Critic’s Notebook: At the G-20, Beethoven is played and the world listened (maybe)
Beethoven’s Symphony No. 9 is a universalist call for the social and spiritual liberation of the masses. But the Ninth, with its “Ode to Joy,” can — and must — also speak to the elite among us, as it did Friday night in a performance for President Trump, Vladimir Putin, Angela Merkel and the other world leaders meeting at Group of 20 Summit in Hamburg, Germany.
Yep, there they all were, seated front and center, at Hamburg’s spectacular new concert hall, the Elbphilharmonie, for a performance webcast over German television and conducted by a familiar Californian, former Los Angeles Opera music director Kent Nagano. Now music director of the Hamburg State Opera and its orchestra, Nagano led his local forces in a riveting, inspiring performance that was an idealistic blend of elegance, grandeur, warmth, commitment and passion.
As the cameras panned over the orchestra, soloists and chorus, each and every musician (even the terrific timpanist with a goatee that extended down to his white tie) gave the impression of attempting to personally bring light, reason, substance, even love, into the life of world leaders capable of making the world better or blowing it to smithereens.
In his very fine 2011 recording of the Ninth with the Montreal Symphony Orchestra, which Nagano also heads, the conductor wrote in the booklet notes that Beethoven gave “emphatic expression in this work to the conception of humanity and the notion of a progressive development of humankind toward a free and authentically better society.” That is pretty much what the protesters in Hamburg were demanding of the G-20 crew in a threatening fashion that likely only further hardened already hard hearts.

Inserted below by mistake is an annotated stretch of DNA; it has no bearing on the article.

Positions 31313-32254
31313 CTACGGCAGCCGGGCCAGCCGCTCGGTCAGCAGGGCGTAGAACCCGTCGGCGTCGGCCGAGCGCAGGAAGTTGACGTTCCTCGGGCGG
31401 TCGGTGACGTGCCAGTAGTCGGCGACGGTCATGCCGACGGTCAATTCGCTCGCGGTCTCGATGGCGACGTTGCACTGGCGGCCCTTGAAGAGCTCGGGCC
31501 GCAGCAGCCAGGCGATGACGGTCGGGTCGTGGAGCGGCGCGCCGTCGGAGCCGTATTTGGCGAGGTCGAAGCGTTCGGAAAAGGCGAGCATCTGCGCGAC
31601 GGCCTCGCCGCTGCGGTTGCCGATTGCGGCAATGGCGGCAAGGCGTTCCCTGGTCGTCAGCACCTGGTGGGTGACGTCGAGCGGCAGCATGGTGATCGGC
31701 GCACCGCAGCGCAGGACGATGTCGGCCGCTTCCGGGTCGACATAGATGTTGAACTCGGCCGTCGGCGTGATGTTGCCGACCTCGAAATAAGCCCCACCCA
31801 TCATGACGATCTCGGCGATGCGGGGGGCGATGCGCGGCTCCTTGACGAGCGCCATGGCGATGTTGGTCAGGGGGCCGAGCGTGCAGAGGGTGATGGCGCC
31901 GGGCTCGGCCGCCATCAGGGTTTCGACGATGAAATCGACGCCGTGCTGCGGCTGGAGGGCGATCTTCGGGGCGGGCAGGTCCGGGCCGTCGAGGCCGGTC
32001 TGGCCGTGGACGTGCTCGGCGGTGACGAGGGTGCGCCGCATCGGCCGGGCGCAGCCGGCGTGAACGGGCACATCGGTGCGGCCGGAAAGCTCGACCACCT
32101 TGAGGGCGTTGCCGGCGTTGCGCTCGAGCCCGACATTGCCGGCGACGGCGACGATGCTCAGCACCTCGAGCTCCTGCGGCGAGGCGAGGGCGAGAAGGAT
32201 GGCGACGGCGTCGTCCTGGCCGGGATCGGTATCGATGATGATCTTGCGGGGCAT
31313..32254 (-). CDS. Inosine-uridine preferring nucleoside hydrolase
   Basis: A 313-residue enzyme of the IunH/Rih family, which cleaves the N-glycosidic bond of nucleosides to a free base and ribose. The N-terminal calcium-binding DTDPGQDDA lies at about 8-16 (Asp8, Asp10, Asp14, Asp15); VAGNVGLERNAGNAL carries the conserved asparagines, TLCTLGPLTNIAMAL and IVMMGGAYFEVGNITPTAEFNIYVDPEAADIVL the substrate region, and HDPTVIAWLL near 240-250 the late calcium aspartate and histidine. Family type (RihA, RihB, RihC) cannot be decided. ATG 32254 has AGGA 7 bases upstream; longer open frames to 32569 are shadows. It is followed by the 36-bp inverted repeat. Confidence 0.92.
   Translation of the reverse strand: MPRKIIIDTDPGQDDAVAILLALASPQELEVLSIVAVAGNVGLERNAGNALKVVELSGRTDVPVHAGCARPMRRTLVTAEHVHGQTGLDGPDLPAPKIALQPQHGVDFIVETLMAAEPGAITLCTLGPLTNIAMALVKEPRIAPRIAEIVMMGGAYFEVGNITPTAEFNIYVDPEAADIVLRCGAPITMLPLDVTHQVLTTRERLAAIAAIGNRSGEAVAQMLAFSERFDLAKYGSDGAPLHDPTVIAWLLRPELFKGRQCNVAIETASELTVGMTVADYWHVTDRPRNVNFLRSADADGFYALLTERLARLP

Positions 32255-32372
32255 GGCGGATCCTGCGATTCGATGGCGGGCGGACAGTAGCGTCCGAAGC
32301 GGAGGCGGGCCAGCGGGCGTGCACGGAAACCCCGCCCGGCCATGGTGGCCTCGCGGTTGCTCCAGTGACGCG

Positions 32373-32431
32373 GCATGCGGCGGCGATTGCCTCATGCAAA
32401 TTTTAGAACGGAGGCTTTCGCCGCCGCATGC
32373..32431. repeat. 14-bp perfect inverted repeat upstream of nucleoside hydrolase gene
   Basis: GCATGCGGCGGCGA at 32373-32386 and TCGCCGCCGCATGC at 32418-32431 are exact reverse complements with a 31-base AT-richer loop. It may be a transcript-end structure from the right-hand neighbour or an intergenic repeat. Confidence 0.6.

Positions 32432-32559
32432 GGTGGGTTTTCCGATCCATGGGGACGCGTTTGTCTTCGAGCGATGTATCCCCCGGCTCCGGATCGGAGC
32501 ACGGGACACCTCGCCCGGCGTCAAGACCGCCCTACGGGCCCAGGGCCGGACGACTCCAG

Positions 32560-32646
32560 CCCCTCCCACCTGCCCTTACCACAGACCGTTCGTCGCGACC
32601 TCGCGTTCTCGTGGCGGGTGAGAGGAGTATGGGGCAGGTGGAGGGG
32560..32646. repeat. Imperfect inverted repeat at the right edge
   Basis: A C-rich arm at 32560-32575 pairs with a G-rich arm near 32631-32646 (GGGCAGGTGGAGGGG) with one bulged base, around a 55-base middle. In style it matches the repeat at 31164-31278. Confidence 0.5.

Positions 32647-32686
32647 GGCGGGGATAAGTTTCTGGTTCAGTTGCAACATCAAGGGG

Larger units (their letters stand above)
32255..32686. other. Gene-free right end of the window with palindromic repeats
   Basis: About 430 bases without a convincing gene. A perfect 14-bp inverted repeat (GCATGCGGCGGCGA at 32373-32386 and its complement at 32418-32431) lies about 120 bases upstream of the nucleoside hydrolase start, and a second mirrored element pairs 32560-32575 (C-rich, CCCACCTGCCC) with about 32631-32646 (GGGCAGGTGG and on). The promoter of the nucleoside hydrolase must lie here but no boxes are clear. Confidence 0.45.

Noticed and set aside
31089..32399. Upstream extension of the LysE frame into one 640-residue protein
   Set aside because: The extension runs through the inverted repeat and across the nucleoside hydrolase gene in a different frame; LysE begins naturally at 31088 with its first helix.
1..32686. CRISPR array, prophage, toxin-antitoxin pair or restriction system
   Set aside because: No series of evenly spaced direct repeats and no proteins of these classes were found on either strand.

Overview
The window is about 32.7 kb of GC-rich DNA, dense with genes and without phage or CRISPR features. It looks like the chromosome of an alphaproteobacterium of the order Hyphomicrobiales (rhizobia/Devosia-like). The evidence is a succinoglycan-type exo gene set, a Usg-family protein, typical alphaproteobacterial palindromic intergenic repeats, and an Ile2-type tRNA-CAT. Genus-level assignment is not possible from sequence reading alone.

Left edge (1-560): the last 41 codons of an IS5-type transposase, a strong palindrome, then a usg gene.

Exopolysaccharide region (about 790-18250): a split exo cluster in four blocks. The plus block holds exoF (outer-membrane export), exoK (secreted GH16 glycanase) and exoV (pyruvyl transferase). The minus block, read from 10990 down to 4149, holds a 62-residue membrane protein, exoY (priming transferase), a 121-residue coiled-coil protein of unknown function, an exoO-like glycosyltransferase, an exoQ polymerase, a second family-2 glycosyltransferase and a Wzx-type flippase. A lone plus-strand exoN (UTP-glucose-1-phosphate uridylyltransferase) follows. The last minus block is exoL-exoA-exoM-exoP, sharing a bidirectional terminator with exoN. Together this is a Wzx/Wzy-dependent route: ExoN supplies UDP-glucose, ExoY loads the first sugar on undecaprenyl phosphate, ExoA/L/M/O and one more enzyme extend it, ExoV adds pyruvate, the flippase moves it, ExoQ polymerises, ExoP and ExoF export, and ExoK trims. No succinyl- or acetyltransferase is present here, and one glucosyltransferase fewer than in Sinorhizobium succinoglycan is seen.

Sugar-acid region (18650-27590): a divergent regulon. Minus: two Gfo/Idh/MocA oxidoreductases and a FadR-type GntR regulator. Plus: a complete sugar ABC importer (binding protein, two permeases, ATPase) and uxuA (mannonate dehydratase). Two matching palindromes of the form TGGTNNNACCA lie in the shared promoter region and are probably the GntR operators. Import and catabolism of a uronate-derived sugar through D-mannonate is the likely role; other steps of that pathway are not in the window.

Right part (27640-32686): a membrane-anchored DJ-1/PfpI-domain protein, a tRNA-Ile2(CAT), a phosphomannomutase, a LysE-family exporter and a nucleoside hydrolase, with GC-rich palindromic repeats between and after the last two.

So how did a Beethovenian approach do? That’s not easy to say, but the leaders had no choice but to listen with their mouths (mostly) shut for more than an hour, and it was fascinating to watch them on camera.
Trump, no surprise, got the most television time from the German crew, probably as much as Nagano. Trump was seated in what was rightfully, you’d think, Merkel’s spot as host. On one side of him was his wife, Melania. On the other was new president of France, Emmanuel Macron, who happens to be an accomplished classical pianist.
Trump is not known for concert going, but he, unlike several other leaders, looked delighted to be there and, initially anyway, demonstrated a lively interest in everything around him. The first lady seemed to be explaining the symphony to him during the movement breaks. They both looked quite pleased.
Far more mysterious were the G-20’s two notable culture vultures, Russian President Putin and German Chancellor Merkel. No leaders anywhere put the arts, and particularly classical music, front and center to the degree than they do. Merkel, who had requested the “Ode to Joy,” sat seemingly joylessly behind and to the side of the Trumps. Maybe she wished a German had been conducting. German audiences often don’t reveal their emotions until it’s applause time, when they suddenly come to life. Even so, the cameras did catch Merkel breaking into a small smile in the last movement for the suavely irresistible Wagnerian tenor Klaus Florian Vogt.
For his part, Putin maybe would have looked happier if one of his favorite Russian conductors had been on the podium. Instead, he took in the “Ode to Joy” grimmest of them all.